By Reginald Stuart

A new report on people running for key state and higher education leadership positions across the South, suggests many of the politicians support diverting more state tax dollars toward paying for private school at the expense of public education.  

The report, titled “Voting for Justice in Education,” was issued this month by the well-known Southern Education Foundation (SEF), a non-partisan no profit Atlanta-based organization that has promoted public support for education for all inhabitants of the 11 southern states for more than 150 years. 

The report, based on responses to surveys of political candidates by the SEF and reviews of official candidate information, provides readers with brief, precise highlights of the candidates’ political positions and views on nearly a dozen key issues confronting voters next week. 

Like a mixed bag of treats, some enticing and some repugnant, the report’s results are aimed toward enriching public comprehension of the candidates and their positions, yet the SEF takes no for-or-against stance on the candidates.

“Given the critical moment in our nation’s history regarding public education, I believe it is imperative that voters are well informed of the positions of those persons seeking election to offices at the state level that would have major influence on education policies and practices,” said Raymond Pierce,’ president and chief executive officer of the SEF.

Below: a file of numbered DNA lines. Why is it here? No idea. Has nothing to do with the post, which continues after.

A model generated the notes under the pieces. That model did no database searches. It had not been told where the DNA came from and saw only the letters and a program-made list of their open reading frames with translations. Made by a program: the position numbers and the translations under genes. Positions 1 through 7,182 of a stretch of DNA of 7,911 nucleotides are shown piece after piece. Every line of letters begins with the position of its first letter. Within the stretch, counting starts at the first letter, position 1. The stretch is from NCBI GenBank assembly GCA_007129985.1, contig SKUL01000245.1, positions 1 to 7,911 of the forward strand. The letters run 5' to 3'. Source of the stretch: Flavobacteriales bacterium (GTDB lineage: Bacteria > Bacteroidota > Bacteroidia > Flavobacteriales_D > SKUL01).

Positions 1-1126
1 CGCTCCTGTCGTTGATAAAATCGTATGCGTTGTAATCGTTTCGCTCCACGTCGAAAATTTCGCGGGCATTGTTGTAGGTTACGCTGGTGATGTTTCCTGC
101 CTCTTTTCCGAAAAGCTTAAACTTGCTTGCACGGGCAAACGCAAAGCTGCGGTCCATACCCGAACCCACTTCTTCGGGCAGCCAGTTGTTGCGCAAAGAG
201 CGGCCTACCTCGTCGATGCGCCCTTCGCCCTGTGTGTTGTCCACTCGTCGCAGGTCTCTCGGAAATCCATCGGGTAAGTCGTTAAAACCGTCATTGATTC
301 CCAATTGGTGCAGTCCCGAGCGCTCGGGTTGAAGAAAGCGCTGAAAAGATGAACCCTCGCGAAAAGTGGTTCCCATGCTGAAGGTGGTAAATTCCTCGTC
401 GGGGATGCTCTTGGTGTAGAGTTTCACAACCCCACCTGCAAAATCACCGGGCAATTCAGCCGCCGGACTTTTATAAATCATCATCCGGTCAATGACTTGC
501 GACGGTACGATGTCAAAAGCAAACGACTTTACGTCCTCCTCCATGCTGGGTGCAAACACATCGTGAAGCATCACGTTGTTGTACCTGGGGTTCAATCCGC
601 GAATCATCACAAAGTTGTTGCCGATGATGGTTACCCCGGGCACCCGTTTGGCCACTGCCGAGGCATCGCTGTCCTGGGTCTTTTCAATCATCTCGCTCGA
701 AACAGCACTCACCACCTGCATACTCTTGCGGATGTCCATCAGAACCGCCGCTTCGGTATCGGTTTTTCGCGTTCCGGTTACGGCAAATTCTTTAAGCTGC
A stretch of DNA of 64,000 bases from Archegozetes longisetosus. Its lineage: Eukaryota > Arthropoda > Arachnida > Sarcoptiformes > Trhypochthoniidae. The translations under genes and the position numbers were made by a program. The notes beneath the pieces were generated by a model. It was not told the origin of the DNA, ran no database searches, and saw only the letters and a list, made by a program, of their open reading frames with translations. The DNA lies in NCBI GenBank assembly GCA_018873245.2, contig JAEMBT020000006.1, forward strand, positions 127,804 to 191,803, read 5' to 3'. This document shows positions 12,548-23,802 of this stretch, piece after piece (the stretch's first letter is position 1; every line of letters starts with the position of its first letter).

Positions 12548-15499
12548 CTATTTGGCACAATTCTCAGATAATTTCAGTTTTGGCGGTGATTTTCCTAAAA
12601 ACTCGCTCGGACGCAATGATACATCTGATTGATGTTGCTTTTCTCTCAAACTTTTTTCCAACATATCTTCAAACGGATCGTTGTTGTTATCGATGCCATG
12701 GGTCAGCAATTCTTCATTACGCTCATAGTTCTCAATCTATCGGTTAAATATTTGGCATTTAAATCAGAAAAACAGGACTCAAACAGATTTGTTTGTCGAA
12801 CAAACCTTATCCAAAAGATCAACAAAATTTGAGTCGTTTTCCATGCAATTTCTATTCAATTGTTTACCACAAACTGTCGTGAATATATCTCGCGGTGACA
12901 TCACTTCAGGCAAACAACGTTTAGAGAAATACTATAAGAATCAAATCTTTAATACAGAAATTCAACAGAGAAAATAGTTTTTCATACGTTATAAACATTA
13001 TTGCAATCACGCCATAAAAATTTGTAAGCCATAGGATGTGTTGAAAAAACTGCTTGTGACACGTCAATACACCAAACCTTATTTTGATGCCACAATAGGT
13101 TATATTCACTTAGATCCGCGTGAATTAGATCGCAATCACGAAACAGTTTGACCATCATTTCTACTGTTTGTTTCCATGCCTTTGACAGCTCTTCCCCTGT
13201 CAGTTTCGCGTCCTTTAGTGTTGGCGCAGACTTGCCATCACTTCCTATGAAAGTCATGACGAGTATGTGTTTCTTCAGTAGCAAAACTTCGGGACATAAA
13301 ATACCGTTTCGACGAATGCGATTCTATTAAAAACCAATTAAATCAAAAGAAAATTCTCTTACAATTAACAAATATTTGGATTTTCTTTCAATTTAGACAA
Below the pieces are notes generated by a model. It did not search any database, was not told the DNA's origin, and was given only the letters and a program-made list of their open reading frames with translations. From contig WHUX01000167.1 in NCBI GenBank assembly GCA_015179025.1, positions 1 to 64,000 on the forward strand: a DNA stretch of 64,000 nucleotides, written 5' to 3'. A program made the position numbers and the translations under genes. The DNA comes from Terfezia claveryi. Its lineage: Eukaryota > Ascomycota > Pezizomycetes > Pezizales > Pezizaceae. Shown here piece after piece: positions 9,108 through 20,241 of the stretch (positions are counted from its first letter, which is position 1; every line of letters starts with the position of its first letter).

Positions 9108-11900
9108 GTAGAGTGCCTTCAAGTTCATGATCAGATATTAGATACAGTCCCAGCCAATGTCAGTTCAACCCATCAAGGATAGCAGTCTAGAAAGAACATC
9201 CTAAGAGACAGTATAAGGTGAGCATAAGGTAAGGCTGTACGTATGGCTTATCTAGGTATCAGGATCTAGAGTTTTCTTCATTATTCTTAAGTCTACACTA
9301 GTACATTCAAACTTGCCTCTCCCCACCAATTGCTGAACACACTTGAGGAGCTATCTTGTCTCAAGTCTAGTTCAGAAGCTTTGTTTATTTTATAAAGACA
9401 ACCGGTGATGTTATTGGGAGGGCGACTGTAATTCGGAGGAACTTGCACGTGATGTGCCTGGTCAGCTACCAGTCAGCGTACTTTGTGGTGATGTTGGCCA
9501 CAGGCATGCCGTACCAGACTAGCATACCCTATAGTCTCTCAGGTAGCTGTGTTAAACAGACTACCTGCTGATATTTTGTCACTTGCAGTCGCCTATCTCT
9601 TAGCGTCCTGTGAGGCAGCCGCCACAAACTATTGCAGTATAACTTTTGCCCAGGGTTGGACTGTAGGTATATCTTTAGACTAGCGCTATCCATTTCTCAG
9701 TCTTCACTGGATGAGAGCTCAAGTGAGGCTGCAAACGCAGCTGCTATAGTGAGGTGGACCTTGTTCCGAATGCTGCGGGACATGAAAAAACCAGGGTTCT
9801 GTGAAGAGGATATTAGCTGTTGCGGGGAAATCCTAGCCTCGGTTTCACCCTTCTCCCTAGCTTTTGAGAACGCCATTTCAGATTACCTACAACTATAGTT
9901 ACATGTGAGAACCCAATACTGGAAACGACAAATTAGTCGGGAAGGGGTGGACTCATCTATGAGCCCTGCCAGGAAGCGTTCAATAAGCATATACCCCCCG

Like a mixed bag of treats, some profiles were inviting yet also included some sour tastes, depending upon one’s thinking. 

Tennessee’s Gov. Bill Lee proposed more than $1 billion in his 2023 state budget, the SEF report says. He has also proposed and implemented programs providing state funds for vouchers to pay for private schools. 

Gov. Lee also signed into law a legislative bill that limits how educators can discuss race and racism in the classroom, a response to outrage stirred in Virginia during last year’s state election over unfounded claims by extreme conservatives that critical race theory was being discussed and taught in elementary and secondary schools. The SEF asserts in its report critical race has not been taught in schools across the region in K-12 education systems.

The report is also filled with nuggets from other southern states painting a broad picture of governance trends and practices.

“We have some candidates who reduce funds for public schools in a highly detrimental way,” said the SEF’s leader. Pierce, once an attorney for the NAACP Legal Defense Fund, said there is no time for voters to skip next week’s elections or wonder for a minute whether their vote counts. 

Tennessee is among a dozen states being heavily courted this week until election day by Democrats and Republicans, with the outcome of elections in those states likely to impact control of the United States Senate and House of Representatives. 

Numerous colleges and young adult groups have launched voter education and registration campaigns, hoping to energize voters sitting on the decision fence.

Pierce and others acknowledge the voting landscape is cluttered with myriad conflicting issues—from the Supreme Court’s ruling this summer on abortion rights to appeals to the high challenging the use of race in college admissions.